The Telegraph
Tuesday , December 25 , 2012
Since 1st March, 1999
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In the blur of Afghanistan, 2014 is not the only horizon that is visible. Another timeline — 2015 — has cropped up, and it is being looked at with as much expectation as 2014. The later date figures prominently in Afghanistan’s latest “peace process roadmap”. It is the time by which President Hamid Karzai hopes to reach an arrangement with the Taliban by accommodating them in non-elected positions of power. It is unlikely that Pakistan will have discouraged its neighbour’s enthusiasm, given its radical change of mood. In 2010, Pakistan had stalled Afghanistan’s peace talks with the Taliban with its arrest of Abdul Ghani Baradar. Yet, since November 2012, it has released several Taliban prisoners, encouraged Mr Karzai’s efforts to get Pakistan’s Islamic scholars to debunk suicide-bombing and even cheered Afghan officials’ recent meeting with the Taliban in France. On its part, Afghanistan has decided to look past Pakistan’s peccadilloes, even its suspected hand in the recent assassination attempt on its intelligence chief, and focus ahead. So what is the reason behind this sudden bonhomie between the sparring neighbours? It could be 2014 and the West’s increased desperation to pull out its troops. But that alone would not have sufficed as reason enough had both the countries not been forced to live through the incessant violence that may become a permanent reality post-2014. Pakistan is having a terrible time controlling its home-grown Taliban, having ruled out military intervention against them. Afghanistan, too, has realized the impossibility of leaving out Pakistan in its reconciliation drive with the Taliban. But the more recent catalyst to change appears to be the new thought emanating from Pakistan’s military headquarters. Had it not been so, Pakistan would not have found the courage to reach out to the Northern Alliance factions that it is believed to be attempting in order to have a more durable arrangement in Afghanistan.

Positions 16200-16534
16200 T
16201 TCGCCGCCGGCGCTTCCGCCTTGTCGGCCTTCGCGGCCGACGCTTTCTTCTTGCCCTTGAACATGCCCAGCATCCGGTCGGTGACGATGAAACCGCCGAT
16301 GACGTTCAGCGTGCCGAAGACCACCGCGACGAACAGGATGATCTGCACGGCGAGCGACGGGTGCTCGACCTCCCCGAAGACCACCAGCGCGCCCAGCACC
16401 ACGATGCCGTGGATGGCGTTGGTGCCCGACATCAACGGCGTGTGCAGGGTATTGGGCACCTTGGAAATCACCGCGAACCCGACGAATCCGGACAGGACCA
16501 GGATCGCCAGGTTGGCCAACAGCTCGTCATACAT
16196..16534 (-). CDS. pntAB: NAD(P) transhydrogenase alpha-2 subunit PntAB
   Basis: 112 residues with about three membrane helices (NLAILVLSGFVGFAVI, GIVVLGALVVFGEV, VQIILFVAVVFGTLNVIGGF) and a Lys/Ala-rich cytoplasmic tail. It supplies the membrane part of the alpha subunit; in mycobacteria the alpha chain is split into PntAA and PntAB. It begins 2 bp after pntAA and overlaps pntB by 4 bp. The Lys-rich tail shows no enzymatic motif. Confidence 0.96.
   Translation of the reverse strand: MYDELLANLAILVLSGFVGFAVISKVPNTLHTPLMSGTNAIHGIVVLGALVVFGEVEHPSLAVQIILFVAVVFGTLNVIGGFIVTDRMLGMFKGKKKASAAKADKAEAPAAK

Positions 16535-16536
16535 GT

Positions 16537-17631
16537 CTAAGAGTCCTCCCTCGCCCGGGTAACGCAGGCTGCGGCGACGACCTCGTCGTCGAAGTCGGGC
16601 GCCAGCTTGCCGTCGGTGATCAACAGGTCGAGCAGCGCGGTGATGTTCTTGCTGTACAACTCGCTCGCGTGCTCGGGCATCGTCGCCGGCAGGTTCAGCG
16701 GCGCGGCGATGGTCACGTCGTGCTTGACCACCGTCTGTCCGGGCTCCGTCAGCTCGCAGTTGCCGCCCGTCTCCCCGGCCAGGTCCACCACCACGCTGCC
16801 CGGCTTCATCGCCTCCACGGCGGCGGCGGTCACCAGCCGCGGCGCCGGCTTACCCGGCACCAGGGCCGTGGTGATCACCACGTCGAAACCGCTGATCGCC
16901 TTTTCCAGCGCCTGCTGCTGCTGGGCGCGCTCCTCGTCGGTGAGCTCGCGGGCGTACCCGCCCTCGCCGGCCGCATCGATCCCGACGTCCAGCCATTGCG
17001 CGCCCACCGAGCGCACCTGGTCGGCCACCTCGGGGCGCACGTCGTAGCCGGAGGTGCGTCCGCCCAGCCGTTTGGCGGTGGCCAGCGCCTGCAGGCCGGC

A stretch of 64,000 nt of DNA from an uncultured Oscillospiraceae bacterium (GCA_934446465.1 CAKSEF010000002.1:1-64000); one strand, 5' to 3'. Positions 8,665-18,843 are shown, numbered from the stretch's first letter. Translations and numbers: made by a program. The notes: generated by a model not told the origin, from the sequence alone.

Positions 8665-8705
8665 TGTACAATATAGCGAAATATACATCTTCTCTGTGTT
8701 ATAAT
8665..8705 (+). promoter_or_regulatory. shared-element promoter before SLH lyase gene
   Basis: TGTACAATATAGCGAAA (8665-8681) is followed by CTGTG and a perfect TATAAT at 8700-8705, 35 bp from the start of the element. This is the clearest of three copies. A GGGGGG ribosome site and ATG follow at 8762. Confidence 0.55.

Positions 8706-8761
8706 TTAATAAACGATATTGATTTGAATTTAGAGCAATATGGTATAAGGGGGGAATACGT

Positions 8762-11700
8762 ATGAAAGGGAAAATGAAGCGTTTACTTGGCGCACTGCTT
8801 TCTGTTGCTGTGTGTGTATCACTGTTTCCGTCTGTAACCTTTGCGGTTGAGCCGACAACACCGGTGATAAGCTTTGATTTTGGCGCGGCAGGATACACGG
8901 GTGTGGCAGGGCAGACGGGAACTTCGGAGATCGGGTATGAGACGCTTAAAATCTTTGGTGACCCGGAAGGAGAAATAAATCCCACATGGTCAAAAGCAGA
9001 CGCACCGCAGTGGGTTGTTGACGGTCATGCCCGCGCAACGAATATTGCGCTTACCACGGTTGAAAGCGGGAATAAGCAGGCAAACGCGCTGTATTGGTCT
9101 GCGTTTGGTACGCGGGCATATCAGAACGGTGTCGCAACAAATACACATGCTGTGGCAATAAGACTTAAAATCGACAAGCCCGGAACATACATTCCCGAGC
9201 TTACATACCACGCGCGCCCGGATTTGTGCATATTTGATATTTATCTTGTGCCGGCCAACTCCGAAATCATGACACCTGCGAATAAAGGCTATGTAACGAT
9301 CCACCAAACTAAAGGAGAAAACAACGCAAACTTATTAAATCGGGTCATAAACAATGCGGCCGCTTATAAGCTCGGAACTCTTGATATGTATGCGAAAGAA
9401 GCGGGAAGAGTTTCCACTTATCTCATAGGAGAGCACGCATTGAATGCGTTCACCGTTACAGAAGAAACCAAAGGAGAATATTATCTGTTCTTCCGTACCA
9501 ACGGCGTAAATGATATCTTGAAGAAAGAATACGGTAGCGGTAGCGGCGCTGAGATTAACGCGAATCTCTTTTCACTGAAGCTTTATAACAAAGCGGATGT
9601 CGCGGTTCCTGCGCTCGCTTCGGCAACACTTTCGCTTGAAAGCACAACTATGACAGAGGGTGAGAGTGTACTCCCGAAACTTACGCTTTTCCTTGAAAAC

Undoubtedly the change in Pakistan-Afghanistan ties is yet to crystallize. It is also possible that the Taliban might prove to be more difficult as allies than as enemies, and defeat the best of plans. Yet, it is undeniable that in their cooperation, the neighbours have started an experiment that can tremendously boost the peace prospects for the region. Whatever its misgivings, India can neither ignore nor discourage the development.